On the other hand, he admits that as trade deficit declines, "GDP would rise and unemployment would fall", further stating: "...the fact that these countries are importing more than they are exporting contributes to their weak economies."[99] He also notes that trade deficit is correlated with loss of manufacturing jobs: the increase in the "value of the dollar will lead to larger trade deficits and fewer manufacturing jobs".[104]

Contrary to most economics historians who argue that tariffs played only a minor if any role in the Great Depression,[105][106][107] Stiglitz, to convince the United States not to use protectionist policies, says that tariffs would be harmful to the United States economy today because it contributed to the Great Depression: "Following that, U.S. exports fell by some 50 percent—contributing to our Great Depression".[103]

He denounces the "trickle-down" policies of liberalism and neoliberalism (laissez-faire)[108][109][110] However, he calls for lowering trade barriers and promoting free trade (policy of deregulation of foreign trade which is part of the laissez-faire economic model).[111]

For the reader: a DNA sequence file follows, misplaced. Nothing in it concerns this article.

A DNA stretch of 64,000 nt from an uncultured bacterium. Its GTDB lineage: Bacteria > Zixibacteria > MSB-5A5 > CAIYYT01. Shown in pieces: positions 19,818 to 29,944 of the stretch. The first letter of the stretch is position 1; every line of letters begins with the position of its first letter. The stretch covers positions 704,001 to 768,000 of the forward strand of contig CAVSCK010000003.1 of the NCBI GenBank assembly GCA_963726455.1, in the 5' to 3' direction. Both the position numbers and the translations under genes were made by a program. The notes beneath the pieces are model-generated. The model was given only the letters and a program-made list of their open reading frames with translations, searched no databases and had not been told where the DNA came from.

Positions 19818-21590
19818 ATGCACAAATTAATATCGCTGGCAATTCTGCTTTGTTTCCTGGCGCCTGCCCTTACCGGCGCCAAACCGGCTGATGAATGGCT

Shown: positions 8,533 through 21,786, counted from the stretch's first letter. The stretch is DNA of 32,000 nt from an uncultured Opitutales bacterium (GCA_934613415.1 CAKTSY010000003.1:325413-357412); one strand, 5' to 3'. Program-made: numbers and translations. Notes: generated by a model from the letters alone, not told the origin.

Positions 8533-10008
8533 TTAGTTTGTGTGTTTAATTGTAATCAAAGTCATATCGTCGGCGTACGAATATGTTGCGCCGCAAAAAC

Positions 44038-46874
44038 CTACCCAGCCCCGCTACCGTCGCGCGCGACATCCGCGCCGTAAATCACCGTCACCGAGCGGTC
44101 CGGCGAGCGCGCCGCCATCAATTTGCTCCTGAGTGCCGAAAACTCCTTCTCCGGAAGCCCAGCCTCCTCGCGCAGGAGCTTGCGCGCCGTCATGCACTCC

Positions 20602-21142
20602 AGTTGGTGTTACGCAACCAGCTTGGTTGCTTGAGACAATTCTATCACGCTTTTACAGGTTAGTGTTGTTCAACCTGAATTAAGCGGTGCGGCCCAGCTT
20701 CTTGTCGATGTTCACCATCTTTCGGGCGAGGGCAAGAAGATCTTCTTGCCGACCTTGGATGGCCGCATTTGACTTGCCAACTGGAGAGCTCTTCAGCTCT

According to him, it is not China (which has a large trade surplus) that makes "trade war", but the United States (which has a large trade deficit).[103] He advises China to take sanctions against the United States[103] 'where it hurts economically and politically' if the US tries to raise tariffs to protect its industry, saying: "For example, cutbacks in purchases by China will lead to more unemployment in congressional districts that are vulnerable, influential, or both.[103] ... China can retaliate anywhere it chooses, such as by using trade restrictions to target jobs in the congressional districts of those who support US tariffs.[110] ... China may be more effective in targeting its retaliation to cause acute political pain. ... It's anybody's guess who can stand the pain better. Will it be the US, where ordinary citizens have already suffered for so long, or China, which, despite troubled times, has managed to generate growth in excess of 6%?[112]"